However, as is the case in almost every Shields start, the offense was unable to give James more than 3 runs. He entered the game as one of the least-supported pitchers in the league, he left the game the same way.
In 9 of Shields’ 21 starts this year the Rays have score more than 3 runs. Less than half the time! In 6 of those 9 games the Rays have won and in 4 of those 6 wins the W has gone to Shields.
He has alot to complain about.
A pitcher who is 6-6 with a sub-4.00 ERA getting run support like that might need special help to deal with those issues. Easily Shields could be a 10-game winnner. Instead his record stands at .500.
A Craptastic 7th Inning
The Rays entered the 7th with a 3-1 lead. They left it down 4-3. What happened? Tough to imagine.
The Rays used 5 pitchers total in the frame, 4 of them in relief of Shields. Three of those 5 pitchers failed to record an out! Yep, you read that right.
THREE GUYS ENTERED THE GAME IN THAT INNING AND DID NOT GET A GUY OUT.
Shields got the first two outs of the inning. Then reliable Randy Choate entered and gave up a fluke hit that All-Star SS Jason Bartlett made worse by throwing the ball into the stands. That put runners at the corners with 2 outs.
No problem, right? Wrong.
Chad Bradford entered the game. He felt a twinge in his back and had to be removed. That brought on Dan Wheeler.
“Wheels” for short.
Wheels got two quick strikes on free-swinging Alexei Ramirez. Then Dan threw strike three on the outside corner. Only problem was the umpire didn’t call it. The Rays dugout was not happy about it and clearly Wheels was rattled.
Next pitch was lined into center.
Right at BJ Upton.
Right over BJ Upton and to the wall.
It was a catchable fly, but BJ turned it into a game-tying triple. Jermaine Dye blooped a single into center to give the Sox the lead and that was how it ended.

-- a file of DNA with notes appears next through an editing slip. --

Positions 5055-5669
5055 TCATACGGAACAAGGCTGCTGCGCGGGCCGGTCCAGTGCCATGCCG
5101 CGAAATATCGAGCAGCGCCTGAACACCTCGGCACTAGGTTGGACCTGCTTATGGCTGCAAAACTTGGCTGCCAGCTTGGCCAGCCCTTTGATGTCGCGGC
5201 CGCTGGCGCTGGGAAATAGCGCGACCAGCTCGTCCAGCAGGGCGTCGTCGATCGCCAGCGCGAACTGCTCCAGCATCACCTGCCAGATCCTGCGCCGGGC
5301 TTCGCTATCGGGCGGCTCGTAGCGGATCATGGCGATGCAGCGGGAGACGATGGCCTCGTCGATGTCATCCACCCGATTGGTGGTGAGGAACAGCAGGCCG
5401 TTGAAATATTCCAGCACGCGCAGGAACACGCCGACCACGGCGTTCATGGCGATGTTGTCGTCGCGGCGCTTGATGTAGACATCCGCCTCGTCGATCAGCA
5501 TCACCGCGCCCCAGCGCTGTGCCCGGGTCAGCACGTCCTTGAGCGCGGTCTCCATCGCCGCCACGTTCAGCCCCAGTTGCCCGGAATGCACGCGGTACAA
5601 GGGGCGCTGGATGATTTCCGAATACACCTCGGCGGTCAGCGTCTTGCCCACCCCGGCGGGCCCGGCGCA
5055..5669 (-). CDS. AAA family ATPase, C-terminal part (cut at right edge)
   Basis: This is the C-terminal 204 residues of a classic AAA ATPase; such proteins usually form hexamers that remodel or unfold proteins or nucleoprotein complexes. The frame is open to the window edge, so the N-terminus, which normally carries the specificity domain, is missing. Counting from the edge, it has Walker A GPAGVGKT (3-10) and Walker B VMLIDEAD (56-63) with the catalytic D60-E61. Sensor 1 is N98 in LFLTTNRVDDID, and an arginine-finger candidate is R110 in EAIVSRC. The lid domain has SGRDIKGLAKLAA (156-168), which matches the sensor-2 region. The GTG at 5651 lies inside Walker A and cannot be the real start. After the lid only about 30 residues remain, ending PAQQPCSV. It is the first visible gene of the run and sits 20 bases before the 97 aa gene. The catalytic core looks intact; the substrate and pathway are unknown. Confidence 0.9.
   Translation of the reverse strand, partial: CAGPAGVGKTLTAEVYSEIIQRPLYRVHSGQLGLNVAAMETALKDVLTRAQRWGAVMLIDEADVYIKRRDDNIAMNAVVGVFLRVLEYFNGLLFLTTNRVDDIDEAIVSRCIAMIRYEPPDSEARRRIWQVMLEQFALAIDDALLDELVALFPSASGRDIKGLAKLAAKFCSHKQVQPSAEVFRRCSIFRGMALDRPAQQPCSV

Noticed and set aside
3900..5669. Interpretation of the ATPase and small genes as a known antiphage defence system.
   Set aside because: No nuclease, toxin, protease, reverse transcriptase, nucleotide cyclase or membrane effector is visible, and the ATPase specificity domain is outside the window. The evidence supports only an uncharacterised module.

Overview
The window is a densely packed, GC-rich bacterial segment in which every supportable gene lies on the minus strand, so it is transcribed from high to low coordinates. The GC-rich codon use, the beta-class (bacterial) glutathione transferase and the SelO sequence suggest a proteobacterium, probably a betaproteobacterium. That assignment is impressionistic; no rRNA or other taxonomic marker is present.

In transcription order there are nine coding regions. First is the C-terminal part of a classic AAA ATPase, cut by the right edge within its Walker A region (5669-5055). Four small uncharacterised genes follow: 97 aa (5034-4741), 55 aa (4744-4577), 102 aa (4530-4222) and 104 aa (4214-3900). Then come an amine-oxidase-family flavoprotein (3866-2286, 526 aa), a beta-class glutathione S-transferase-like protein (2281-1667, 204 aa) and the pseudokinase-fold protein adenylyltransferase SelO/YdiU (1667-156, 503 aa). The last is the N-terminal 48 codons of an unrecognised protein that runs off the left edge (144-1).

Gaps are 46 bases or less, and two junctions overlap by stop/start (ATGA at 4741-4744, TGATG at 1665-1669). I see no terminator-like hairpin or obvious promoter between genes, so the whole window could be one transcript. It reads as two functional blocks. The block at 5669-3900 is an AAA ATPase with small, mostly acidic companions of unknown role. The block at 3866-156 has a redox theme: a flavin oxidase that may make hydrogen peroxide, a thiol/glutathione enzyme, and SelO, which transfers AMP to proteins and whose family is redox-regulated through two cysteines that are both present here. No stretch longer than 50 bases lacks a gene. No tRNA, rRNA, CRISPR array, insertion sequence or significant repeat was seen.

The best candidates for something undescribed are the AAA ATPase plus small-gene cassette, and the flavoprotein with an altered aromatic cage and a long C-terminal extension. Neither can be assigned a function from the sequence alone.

This Was Not Raysball
The Rays did not play their brand of baseball tonight. Among the things they did poorly:
1—The Rays did not hit. The offense mustered 8 hits and scored only 3 runs. Their top hitters let them down all night, culminating on a weak pop out by Evan Longoria to end the game. Pat Burrell did hit a home run, but it was not enough.
2—The Rays did not pitch. The bullpen didn’t anyway. Any time you have to use 4 pitchers to get 1 out, there is a problem.
3—The Rays did not play defense. Bartlett’s poor throw paired with Upton’s misplay spelled doom for the Rays. They gave the Sox 5 outs in a crucial inning–something you cannot do to good teams.
The Rays will need to regroup to figure out how to score runs and get outs. Every game on this road trip has been decided by 1 or 2 runs. That says that our guys aren’t scoring runs and that it is imperative they stop other teams from scoring them. Especially late in the game.
The Rays will throw Scott Kazmir at the Sox’ Mark Buehrle. Both pitchers have had some recent success, so it is anybody’s game.
One thing is for sure. The Rays will not get the W tomorrow if they fail to show up as they did tonight.
And for a team that is currently 5 1/2 out of first place in the tough AL East, that is unacceptable.